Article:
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This concert was booked as “An exquisite homage to the afterlife, … music by 20th Century composers offer(ing) glimpses of passage from life to death.” It was titled “Beginning to See the Light,” assumed to be a reference to the Ellington/George/Hodges/James jazz standard made popular by Ella Fitzgerald, Kitty Kallen, Harry James and the like in the late 1940s.
Cantari is the audition-select elite chorus from Voices (nee Chapel Hill Community Chorus) and is directed by Dr. Sue T. Klausmeyer, widely known for her numerous and outstanding contributions in the field of choral conducting. Guest organist Matthew Brown is the Director of the Stanback Department of Sacred Music and organist at First United Methodist Church in Salisbury, NC. His preparation includes degrees from the North Carolina School of the Arts and the Eastman School of Music.
The featured work on the program was Maurice Duruflé‘s supremely serene Requiem, Op. 9, composed in 1947 on commission from the French music publisher Durand. It is thoroughly infused with Gregorian chant which was a favorite area of inspiration for Duruflé. There are three arrangements of the work: one for organ alone, one for organ with string orchestra and optional trumpets, harp and timpani, and one for organ and full orchestra. On this occasion we heard the superbly crafted organ setting.
The work opens with a flowing organ accompaniment over which the men enter singing in unison to be later joined by the women with a wordless counter melody. Especially in such a gracious setting as Chapel of the Cross and with the excellent singing of Cantari, the music carried one off to a different world; ethereal, serene and uplifting.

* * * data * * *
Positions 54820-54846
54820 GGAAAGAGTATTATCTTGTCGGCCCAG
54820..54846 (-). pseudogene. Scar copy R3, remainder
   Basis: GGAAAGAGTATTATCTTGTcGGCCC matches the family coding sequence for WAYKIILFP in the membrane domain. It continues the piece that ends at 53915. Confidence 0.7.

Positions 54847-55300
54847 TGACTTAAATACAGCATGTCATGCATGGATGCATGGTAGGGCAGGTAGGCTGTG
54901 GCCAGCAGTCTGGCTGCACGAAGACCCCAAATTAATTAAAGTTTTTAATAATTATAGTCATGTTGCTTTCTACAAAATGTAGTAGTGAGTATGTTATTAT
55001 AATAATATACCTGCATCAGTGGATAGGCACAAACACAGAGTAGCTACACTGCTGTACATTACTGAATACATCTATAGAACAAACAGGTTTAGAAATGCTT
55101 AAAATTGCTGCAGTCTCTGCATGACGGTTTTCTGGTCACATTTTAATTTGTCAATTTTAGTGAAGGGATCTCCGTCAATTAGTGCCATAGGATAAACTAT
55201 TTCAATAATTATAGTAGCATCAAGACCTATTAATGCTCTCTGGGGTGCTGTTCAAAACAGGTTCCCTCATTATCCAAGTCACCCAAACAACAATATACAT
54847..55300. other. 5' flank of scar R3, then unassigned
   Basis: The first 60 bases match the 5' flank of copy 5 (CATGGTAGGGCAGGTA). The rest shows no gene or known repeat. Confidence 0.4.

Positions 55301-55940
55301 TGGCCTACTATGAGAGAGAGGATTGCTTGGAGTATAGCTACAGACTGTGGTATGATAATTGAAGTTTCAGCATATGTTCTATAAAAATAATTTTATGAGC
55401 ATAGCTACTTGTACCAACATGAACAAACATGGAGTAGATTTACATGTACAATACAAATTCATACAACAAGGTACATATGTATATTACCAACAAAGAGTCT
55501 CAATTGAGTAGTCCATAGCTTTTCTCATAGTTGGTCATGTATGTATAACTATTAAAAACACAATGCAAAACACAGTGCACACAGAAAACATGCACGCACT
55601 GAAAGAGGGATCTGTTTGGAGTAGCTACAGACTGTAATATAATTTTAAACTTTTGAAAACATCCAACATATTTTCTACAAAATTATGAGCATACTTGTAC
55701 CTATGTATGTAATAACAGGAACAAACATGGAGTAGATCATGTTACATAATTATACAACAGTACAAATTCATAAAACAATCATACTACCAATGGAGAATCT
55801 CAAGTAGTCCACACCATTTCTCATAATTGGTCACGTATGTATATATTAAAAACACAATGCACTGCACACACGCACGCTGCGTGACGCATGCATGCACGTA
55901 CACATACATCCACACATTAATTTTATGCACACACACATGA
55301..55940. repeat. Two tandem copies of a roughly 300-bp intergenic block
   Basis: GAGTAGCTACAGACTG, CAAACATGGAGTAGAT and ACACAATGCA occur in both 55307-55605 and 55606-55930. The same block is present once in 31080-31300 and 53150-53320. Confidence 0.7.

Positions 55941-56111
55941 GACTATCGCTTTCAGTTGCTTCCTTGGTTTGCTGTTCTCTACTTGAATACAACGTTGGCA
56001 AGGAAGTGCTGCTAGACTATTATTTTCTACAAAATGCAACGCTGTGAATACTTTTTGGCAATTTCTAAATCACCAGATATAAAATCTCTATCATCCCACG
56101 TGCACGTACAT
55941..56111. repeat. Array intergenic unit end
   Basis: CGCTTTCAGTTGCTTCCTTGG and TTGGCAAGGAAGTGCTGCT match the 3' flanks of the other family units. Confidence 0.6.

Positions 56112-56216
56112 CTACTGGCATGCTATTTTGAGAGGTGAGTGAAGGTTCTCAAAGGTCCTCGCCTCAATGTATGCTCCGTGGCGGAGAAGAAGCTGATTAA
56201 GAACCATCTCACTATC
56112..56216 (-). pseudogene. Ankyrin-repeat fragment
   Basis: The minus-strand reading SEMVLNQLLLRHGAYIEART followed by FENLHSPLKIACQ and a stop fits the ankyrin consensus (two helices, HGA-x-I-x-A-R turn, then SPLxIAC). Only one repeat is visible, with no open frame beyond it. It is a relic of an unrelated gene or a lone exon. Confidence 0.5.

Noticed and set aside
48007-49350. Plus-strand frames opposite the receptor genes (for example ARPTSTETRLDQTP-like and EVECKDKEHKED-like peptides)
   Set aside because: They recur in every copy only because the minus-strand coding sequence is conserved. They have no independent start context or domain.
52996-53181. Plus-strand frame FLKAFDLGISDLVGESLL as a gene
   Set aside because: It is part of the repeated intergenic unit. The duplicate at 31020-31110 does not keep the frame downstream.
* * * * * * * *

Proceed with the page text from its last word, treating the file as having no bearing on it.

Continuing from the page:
Though the Dies Irae is omitted from Duruflé‘s setting, elements of it are touched on in the “Domine Jesu Christe," but nothing like the terrifying treatment of Berlioz or Verdi. The majestic Sanctus was a highlight of the performance. The best-known section of the piece, “Pie Jesu,” was sung by the sopranos in unison as Duruflé seemed to prefer it. The Agnus Dei has the chant in the chorus with a counter melody played by the organ. The baritone solo of the “Libera me” was sung by the entire baritone section. The rich harmonies and beautiful chant melody of “In Paradisum” ended the piece with a calm sense of restfulness.
Cantari provided inspired singing and organist, Matthew Brown, delivered a masterful performance.
Next on the program was a special treat; Duruflé‘s "Chorale varié sur le thème du 'Veni Creator,'" Op. 4. The men of the chorus sang with precision and first rate intonation the verses of the hymn, while Brown gave a virtuoso performance of Duruflé‘s inventive variations. Especially impressive was the last variation, a brilliant toccata reaching a stirring climax, which earned Brown a standing ovation.
The three closing pieces followed without intermission. First there was a setting of one of the movements of the Requiem; “In Paradisum” by the highly regarded American composer, Edwin Fissinger (1920-1990). This was followed up with “Sleep” by the very popular choral composer, Eric Whitacre. This is the second - now three and a fourth in the works - of Whitacre’s on-line Virtual Choir phenomenon. If you are not familiar with this, you are encouraged to look up Eric Whitacre on YouTube. Closing the program was Edgar Bainton’s superb anthem “And I Saw a New Heaven” based on Revelation 21:1-4. Especially lovely is the line “And God shall wipe away all tears,” in the tenor part.
Cantari sang with first-rate class and left the audience with warm feelings and a sense of quiet reverence. Klausmeyer leads with confident and stable direction. The result is a treasure for those who love the choral art.